As the projected severity of the winter storm in the Northeast increases, most domestic airlines in the US have either cancelled flights, or issued waivers for travel over the next few days.
A bit of snow (much less a blizzard) can cause systemwide disruptions, so if you’re scheduled to travel in the coming days you’ll want to take precautions.
Delays are starting to pile up, and many airlines have preemptively canceled flights for tomorrow. At the time of this writing there are over 3,000 canceled flights, and many delayed flights between today and tomorrow. A few examples of pre-emptive cancelations for Tuesday:
- Southwest has canceled 884 flights
- JetBlue has canceled 616 flights
- American has canceled 600 flights
- United has canceled 459 flights
Delta, thus far, has only canceled 44 mainline flights, which seems brave. We’ll see how that goes.
In general, the airlines are going to accommodate you if you’re able or willing to move your plans around — after all, they don’t benefit from having cranky passengers stuck in the terminal either. There are nuances to each policy though, so you can see the individual policies on the airline sites:
Ultimately though, if you’re flying to or through the Northeast today or tomorrow you want to stay on top of the situation, and get in touch with your airline ASAP.
Tips for rebooking
Regardless of the reason for flight cancelations, phone queues can get ugly fast. Given that many people need to rebook at the same time, you might be able to get new plans confirmed more quickly by using an alternate method.
Try the club lounge
If you’re already at the airport, start with the lounge agents. They tend to have fewer passengers to deal with than the gate agents, and thus may have more time (and more patience), when it comes to rebooking your flight.
Reach out on social media
I’ve had good luck changing flights by sending direct messages to American via Twitter. Several other airlines have a Twitter presence as well, and while they might not be able to fix your reservation, it’s worth trying:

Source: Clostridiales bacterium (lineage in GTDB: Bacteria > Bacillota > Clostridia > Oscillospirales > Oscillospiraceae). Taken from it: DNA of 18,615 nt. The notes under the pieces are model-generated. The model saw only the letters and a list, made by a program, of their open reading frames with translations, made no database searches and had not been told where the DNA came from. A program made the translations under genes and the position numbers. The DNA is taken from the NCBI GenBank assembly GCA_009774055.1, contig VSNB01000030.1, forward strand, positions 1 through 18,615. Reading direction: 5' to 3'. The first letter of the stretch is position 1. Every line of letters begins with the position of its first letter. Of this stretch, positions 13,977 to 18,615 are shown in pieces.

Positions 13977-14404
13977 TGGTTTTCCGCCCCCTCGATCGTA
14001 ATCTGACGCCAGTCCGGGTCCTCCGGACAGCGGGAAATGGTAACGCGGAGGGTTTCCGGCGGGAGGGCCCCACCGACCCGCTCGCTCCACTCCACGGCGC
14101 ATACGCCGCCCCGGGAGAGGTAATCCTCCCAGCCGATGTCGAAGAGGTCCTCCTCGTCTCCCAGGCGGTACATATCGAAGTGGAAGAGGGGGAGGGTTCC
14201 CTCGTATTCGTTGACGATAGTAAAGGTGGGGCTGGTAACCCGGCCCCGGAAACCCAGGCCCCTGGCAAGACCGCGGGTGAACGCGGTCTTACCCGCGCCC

Avoid the domestic call centers
If you’re willing to spend a few dollars on Skype or Google Voice credit, calling the international call center for an airline can often save you an hour or more of hold time.
Almost all of these call centers have an English-speaking option, but you can also call Australia, where I understand the weather is nice today, or even just Canadian numbers can get you through faster.
- Air Canada international reservations
- American Airlines international reservations
- Delta Air Lines international reservations
- JetBlue international reservations
- United international reservations
- Virgin America international reservations
If you have a rudimentary understanding of Spanish (like, just enough to get through the computer system), you can try the Spanish-speaking numbers. Again, fewer people calling means shorter hold times, and the agents typically speak English as well.
- American Airlines Spanish line: 1-800-633-3711
- Southwest Spanish line: 1-800-VAMONOS
- United Airlines Spanish line: 1-800-426-5561
Be your own advocate
This is maybe more a life philosophy than one specific to travel disruptions, but it holds true — no one cares about you (or your travel) as much as you do.
So be nice, but ask questions, present alternatives, be prepared to book your own hotel rather than waiting in line with a hundred other people for a voucher, and so forth.
If you stand around and wait, you will almost certainly have a worse time than those who are actively finding solutions to the situation.
Check your credit card coverage
If you purchased your tickets with a credit card, you may have some additional protection and benefits when your flight is delayed. Check with your credit card company, or see our list of popular travel cards with good delay coverage.
These cards will often cover your hotel, or the cost of a new flight, and so forth, so it’s good to know both the benefits and the requirements to file a claim.
As I said last time we had a major storm, you want to be as proactive as possible in these situations. Pay attention to your flight, along with the status of your inbound aircraft, and be prepared to react quickly and creatively.
If you have plans to travel, I’d suggest rebooking now, as it looks like cancelations are only going to increase. Keep in mind that even if you aren’t traveling in, to, or through the Northeast corridor, your aircraft might be, so you could still be impacted by this storm.
This isn’t a situation you can control, but you can lessen the impact on your life. The best thing to do is pay attention, and be as proactive as you can.
Anyone else flying tomorrow? What’s your plan?